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Historical Speech Acoustics

June 10, 2015

How did historical leaders once address crowds of thousands, unaided by modern amplification?

Transcript

BOB HIRSHON (host):

Pericles oration

Pericles’ Funeral Oration (Philipp von Foltz/1852)

Re-creating historical speeches. I’m Bob Hirshon and this is Science Update.

Before the advent of modern amplification, skilled orators like Julius Caesar and Abraham Lincoln captivated audiences in the thousands with their voices alone – often outdoors. Depending on crowd noise, atmospheric conditions, and spatial acoustics, the loudest speakers in history could have been heard by crowds of 30,000 people or more, according to Princeton acoustical scientist Braxton Boren.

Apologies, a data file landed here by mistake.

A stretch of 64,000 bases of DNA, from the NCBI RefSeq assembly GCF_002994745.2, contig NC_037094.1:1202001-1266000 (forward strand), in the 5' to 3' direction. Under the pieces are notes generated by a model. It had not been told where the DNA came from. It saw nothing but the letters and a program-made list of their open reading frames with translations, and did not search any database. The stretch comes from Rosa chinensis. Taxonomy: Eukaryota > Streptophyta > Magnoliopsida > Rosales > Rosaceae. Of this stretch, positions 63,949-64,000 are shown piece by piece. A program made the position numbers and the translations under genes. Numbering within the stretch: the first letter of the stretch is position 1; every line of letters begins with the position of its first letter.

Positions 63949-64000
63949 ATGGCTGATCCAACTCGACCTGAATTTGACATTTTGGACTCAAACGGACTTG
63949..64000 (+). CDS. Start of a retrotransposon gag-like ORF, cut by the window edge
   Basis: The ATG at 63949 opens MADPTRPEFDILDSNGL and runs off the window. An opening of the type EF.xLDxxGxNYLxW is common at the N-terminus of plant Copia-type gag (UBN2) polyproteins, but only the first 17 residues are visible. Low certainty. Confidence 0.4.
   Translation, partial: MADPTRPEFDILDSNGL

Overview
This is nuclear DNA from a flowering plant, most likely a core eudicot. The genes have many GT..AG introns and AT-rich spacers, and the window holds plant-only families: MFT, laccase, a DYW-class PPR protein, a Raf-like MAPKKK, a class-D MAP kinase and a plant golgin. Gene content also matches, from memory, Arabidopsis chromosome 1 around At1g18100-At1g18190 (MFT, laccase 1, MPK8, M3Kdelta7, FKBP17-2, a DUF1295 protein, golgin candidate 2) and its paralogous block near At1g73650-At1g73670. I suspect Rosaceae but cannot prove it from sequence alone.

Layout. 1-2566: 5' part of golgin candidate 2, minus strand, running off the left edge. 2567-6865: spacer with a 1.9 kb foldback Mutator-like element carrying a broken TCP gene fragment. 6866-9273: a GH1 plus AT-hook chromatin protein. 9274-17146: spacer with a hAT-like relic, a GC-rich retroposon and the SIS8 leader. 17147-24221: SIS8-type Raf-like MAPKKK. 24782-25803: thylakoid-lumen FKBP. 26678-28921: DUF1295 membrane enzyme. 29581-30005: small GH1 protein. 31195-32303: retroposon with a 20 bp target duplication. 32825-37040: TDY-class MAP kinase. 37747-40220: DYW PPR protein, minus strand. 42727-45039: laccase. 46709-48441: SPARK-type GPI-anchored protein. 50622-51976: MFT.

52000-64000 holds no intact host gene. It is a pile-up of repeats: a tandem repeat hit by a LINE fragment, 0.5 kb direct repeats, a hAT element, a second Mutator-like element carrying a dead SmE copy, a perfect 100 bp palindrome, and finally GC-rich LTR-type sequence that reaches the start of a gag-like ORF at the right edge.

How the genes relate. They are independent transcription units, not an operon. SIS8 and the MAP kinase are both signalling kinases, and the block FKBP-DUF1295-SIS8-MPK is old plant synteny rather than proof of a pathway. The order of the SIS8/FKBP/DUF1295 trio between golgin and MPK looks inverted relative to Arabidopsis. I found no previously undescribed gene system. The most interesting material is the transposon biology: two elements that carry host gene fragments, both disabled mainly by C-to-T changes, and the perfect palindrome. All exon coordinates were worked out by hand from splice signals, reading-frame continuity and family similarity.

BRAXTON BOREN (Princeton University):

Any gathering was effectively limited by how loud their voice could be and how clearly it could be heard.

HIRSHON:

Boren says Benjamin Franklin was one of the first scientists to estimate the potential reach of the human voice, confirming reports that the loudest speakers could be heard by tens of thousands of people. Building upon Franklin’s work, Boren uses modern acoustical principles to estimate the crowd size at various historical speeches. He presented his research at the spring meeting of the Acoustical Society of America. I’m Bob Hirshon, for AAAS, the science society.

Story by Susanne Bard